“We still have tight orders to shelter in place for the entire community. Please don’t drive around to see what’s going on. We still need to contain this virus,” the chapter’s Facebook post read on March 21. “Medical personnel are doing their best. The emergency response team members initially assigned have been screened and ordered to quarantine. We are continually working with emergency management departments via teleconference and mobile phones. We are being monitored and assisted. Please stay vigilant, patient, and respectful of each other. We are one big family.”

Hunkering down

First responders on Sunday traveled to Chilchinbeto to deliver care packages to residents, including elders and those who may be at higher risk for serious complications from COVID-19.

The president’s office announced that day that first responders would be wearing protective gear when they enter the community and would not be making person-to-person contact to prevent the spread of the deadly disease.

“Please continue to pray for the safety and well-being of all our Navajo people and communities, especially our first responders and health care workers on the frontline,” Nez wrote in a Facebook post that afternoon.

The coronavirus doesn’t discriminate by age, race, or income level, nor does it discriminate between the Diné leaders and those who wear a badge.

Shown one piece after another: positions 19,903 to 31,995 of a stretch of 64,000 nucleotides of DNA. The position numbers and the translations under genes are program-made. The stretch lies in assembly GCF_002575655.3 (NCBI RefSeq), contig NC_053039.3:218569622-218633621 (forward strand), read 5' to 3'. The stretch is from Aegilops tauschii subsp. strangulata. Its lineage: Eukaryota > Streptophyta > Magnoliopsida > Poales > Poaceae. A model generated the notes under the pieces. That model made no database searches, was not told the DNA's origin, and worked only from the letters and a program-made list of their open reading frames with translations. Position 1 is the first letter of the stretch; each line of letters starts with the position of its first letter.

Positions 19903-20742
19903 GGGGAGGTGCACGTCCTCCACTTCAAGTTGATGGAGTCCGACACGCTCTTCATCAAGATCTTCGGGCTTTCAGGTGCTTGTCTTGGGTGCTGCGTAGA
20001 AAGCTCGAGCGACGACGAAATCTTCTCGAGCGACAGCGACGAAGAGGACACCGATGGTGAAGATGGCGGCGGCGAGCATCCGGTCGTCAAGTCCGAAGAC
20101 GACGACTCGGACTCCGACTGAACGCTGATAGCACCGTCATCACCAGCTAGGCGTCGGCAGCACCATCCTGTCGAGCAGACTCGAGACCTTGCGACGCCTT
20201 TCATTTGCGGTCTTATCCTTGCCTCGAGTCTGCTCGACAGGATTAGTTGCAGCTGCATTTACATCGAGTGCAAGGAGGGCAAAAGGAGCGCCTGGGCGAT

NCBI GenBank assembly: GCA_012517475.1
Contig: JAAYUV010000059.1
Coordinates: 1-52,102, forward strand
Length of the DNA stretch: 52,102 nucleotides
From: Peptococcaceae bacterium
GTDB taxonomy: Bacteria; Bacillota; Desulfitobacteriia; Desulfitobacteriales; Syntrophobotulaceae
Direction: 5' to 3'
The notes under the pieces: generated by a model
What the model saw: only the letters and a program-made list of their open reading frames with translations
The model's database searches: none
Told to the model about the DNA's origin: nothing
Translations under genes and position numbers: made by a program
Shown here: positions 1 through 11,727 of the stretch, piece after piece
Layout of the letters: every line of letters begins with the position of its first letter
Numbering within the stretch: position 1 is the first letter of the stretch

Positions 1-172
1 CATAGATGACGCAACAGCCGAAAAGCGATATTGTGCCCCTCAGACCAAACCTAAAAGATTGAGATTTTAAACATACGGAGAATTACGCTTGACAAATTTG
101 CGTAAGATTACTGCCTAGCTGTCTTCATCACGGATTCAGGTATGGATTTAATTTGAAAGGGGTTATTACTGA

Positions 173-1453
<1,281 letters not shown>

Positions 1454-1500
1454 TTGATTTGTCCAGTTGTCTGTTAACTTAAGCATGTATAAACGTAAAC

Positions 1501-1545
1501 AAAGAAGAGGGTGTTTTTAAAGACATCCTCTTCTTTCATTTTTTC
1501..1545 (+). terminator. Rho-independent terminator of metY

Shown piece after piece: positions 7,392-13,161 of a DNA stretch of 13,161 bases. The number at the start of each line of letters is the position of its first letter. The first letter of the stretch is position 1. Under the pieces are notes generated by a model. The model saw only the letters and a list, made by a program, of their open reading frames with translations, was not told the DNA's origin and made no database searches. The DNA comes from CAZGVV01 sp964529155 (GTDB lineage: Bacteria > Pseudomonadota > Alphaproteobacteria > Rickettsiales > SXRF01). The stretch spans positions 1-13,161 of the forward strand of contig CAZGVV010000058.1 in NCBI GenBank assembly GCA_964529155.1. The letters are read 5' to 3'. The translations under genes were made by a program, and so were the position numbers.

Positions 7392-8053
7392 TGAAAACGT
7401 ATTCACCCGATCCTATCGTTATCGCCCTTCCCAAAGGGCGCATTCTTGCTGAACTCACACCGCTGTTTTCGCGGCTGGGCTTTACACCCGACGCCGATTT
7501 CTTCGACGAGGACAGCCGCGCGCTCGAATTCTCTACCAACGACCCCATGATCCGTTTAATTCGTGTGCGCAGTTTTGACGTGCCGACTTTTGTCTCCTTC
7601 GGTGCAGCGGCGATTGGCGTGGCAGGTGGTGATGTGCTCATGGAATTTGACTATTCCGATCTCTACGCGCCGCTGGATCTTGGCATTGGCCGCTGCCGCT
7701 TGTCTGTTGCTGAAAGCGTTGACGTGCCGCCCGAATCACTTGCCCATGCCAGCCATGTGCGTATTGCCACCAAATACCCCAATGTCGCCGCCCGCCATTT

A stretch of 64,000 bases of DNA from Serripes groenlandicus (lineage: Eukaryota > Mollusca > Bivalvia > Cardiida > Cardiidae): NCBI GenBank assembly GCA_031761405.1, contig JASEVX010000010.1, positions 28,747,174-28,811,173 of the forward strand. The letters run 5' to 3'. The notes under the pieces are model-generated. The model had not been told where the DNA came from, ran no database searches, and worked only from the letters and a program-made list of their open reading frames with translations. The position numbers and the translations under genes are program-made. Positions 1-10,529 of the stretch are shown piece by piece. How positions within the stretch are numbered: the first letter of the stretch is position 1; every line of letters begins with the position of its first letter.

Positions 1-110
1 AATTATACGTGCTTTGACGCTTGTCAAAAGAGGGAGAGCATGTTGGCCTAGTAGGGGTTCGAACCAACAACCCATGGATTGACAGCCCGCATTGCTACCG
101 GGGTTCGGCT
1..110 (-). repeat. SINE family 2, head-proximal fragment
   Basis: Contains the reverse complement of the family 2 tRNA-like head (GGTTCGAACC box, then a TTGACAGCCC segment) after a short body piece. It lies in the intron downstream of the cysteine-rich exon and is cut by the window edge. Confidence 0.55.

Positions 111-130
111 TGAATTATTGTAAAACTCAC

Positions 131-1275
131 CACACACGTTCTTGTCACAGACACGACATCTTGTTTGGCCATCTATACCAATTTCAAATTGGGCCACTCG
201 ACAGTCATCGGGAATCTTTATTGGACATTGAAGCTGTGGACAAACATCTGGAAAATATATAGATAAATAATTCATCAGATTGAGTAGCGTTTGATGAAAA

“It’s very eerie in Chilchinbeto,” said one Diné law enforcement officer who just got off the graveyard shift from the Chilchinbeto area Wednesday morning. “We wear full protective gear. Not even a badge and a sidearm can protect us against the coronavirus.”

The officer, who did not want to be named, said law enforcement were deployed in missions to give presence and weight to the shelter-in-place order and to show uniformed personnel at the shelter in place checkpoints.

Brown said the situation is unknown and he’s getting questions about what the community should do, how the situation should be addressed, among other questions.

“The other thing (is) we want an apology from President Jonathan Nez because he did not inform the community of Chiilchinbii’tó,” Brown said. “The parents were upset about how Chilchinbeto school is being portrayed by others. They feel that they should have been notified first before (it was posted) to social media. The chapter officials had to find out through social media. They were not informed first.”

Brown said he’s in self-quarantine and recently was tested for the coronavirus since he’s been traveling. He said on Saturday morning he’s awaiting his test results. In a follow-up question on Wednesday morning Brown said he’s still awaiting his test results.

Na’ní’á Hasání Chapter President Milton Tso said the pastor from Cameron Church of the Nazarene held Sunday church service, on March 8, upon his return from the zone rally. He was seen at the church service with his family.

Tso fears that some people from Na’ní’á Hasání also might be exposed to the coronavirus if the Cameron pastor was infected with COVID-19.

“How do I deal with this?” Tso asked Saturday evening. “What are the steps on (how to avoid) panic in the community? What do I say?”

The following day, Tso announced confirmed cases of COVID-19 in Cameron, a tight-knit community of about 1,300.

“We do have cases of coronavirus in our community,” Tso said. “So, with that being said, I’m asking our small community here to please wash your hands and follow President Jonathan Nez’s instructions and stay 6 feet away from each other.”

The Chicago nurse added, “There’s a lot of people who don’t read … the information that is out there. I don’t know how we could simplify––instead of saying the COVID virus, (we) should make it simple and say, ‘COVID-19 is a germ.’”